In one of the early scenes, the young Mary is shown with a woman in Nazareth who told the local children a part of the story of the prophet Elijah, as recounted in 1 Kings, chapter 19.

During the reign of King Ahab, an unprincipled compromiser who allowed his wife, Jezebel, to bring the worship of a foreign god called Baal into Israel, Elijah was used by God to defeat the prophets of Baal at a place called Mount Carmel. Elijah’s faith in God was vindicated.

But when Jezebel heard about what happened, she vowed to kill Elijah and, terrified, Elijah ran. He was certain that he was alone and that nothing could help him. In a panic, he desperately looked for God. After hiding in a cave, Elijah sensed God directing him to go to a mountain and look.

Then we’re told:
And behold, the LORD passed by, and a great and strong wind tore into the mountains and broke the rocks in pieces before the LORD, but the LORD was not in the wind; and after the wind an earthquake, but the LORD was not in the earthquake;  and after the earthquake a fire, but the LORD was not in the fire; and after the fire a still small voice. (1 Kings 19:1-12, New King James Version)
Are you looking for God?

Be still.

Stop striving.

Quit trying so hard.

Let Him come to you, not only in prayerful silence as He did with Elijah, but most emphatically, in Jesus, the child and mighty God foretold by Isaiah seven centuries before Jesus’ birth.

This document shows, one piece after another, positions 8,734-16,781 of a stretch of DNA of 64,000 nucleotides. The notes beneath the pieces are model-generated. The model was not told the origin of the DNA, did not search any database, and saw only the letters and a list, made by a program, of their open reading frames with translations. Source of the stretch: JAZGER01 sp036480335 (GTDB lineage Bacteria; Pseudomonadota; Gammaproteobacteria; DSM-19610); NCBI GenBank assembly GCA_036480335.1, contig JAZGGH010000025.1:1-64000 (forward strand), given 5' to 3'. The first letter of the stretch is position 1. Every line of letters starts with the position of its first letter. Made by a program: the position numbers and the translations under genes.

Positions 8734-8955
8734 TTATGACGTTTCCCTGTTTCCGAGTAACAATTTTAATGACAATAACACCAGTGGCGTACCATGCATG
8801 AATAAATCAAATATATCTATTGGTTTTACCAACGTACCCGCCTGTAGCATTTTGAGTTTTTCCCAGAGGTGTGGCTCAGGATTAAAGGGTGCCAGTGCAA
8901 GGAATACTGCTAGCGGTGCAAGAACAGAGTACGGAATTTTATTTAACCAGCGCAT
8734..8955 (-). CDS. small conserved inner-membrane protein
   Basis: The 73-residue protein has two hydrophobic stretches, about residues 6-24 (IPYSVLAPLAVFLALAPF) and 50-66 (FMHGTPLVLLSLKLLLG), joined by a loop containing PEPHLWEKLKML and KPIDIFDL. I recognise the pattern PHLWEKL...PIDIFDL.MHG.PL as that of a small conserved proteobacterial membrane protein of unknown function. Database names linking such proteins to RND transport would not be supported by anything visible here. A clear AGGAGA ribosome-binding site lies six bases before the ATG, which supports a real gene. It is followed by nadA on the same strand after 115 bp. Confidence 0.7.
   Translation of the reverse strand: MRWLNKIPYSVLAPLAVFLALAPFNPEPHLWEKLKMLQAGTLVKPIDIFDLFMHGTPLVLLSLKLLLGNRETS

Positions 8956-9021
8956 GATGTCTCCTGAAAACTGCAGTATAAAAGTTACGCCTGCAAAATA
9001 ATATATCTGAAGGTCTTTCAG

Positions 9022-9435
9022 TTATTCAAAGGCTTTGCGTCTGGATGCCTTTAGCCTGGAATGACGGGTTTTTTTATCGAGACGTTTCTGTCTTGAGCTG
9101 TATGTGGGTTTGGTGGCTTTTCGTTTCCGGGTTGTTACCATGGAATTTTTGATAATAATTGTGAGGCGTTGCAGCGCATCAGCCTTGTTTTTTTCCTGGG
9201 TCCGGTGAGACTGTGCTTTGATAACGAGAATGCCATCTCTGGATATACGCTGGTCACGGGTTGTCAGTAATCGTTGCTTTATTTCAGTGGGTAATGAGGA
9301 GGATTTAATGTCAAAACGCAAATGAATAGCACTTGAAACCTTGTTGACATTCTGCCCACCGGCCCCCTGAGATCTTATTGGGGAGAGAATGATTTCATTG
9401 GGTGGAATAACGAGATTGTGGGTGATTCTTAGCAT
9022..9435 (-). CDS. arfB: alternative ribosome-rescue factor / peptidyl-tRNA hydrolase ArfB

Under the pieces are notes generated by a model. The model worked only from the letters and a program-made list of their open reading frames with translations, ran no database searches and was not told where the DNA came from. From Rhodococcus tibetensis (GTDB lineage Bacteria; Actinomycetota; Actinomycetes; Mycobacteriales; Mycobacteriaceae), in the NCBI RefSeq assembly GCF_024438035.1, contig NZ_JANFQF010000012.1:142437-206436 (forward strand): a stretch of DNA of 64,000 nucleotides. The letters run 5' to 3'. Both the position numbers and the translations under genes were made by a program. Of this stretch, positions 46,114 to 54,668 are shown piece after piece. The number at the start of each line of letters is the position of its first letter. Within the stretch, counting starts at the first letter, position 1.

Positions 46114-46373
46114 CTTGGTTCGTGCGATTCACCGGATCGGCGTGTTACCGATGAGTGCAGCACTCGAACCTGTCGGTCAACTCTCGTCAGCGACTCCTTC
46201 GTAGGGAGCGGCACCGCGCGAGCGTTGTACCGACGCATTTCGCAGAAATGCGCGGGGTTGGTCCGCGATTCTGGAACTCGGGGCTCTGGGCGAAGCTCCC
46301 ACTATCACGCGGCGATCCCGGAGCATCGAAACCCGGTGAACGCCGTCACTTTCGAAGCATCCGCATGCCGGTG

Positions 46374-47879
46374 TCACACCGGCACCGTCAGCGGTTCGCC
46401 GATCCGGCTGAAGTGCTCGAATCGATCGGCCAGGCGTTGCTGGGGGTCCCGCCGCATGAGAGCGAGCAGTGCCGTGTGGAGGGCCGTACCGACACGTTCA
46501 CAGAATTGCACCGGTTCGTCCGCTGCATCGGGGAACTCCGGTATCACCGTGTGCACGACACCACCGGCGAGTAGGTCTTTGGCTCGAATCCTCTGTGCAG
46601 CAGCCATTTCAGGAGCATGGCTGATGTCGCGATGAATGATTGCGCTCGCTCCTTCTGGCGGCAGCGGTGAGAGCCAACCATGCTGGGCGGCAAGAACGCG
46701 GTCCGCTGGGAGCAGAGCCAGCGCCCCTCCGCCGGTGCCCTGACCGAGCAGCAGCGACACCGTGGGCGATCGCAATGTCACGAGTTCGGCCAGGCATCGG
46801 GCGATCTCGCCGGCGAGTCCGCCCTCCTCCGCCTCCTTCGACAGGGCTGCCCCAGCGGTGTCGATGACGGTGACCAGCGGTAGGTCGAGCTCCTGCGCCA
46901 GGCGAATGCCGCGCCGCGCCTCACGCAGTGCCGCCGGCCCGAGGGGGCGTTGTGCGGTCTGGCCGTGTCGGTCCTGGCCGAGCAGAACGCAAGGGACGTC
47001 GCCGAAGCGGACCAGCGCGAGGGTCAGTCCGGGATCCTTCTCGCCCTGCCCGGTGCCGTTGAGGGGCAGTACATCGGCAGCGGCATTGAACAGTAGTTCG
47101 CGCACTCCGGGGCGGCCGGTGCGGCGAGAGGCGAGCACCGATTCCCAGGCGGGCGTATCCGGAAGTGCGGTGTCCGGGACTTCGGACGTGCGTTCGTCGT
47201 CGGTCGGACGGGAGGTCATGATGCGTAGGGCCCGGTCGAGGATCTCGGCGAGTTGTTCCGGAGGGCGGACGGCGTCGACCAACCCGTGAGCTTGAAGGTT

Let Jesus come to you in His Word and in studying it with others as well as on your own (I wish that every adult here were in Sunday School class each week), in prayer you offer in Jesus' Name, in the fellowship of imperfect believers that is the Church, and in the Sacraments of Christ’s Church, Holy Baptism and Holy Communion.

You are not alone.

And in Jesus Christ, you are assured of an eternity with God.

Let Jesus guide your steps, one step at a time and you will see Him, know Him, and love Him because you know He first loved you. Amen

*In his introduction to a book of lectures from last year's conference, Seeking New Directions for Lutheranism, Lutheran theologian Carl Bratten writes:
The gospel does not nullify the law [God's commands]. After all, [Martin] Luther devoted a part of his Catechisms to teaching and explaining the Ten Commandments. It would come as a huge disappointment to him that Lutherans today are crediting him for replacing the law with the gospel...
In a lecture included in the book, Braaten speaks of "the gospel" and notes, "I do not mean the "gospel" in the narrow sense as opposed to the law, but in the wider sense that comprehends the whole counsel of God, the twofold Word of God, both law and promise." One reason that my own denomination, the Evangelical Lutheran Church in America (ELCA) has fallen into error is that it dares to denigrate God's inviolable commands, subordinating them to a culturally acceptable "gospel" that doubts or denies the need for repentance, faith in Christ alone, or an understanding of the Bible that stands under the Bible as the authoritative source or norm of our life, faith, and practice. I pray to God that this will change.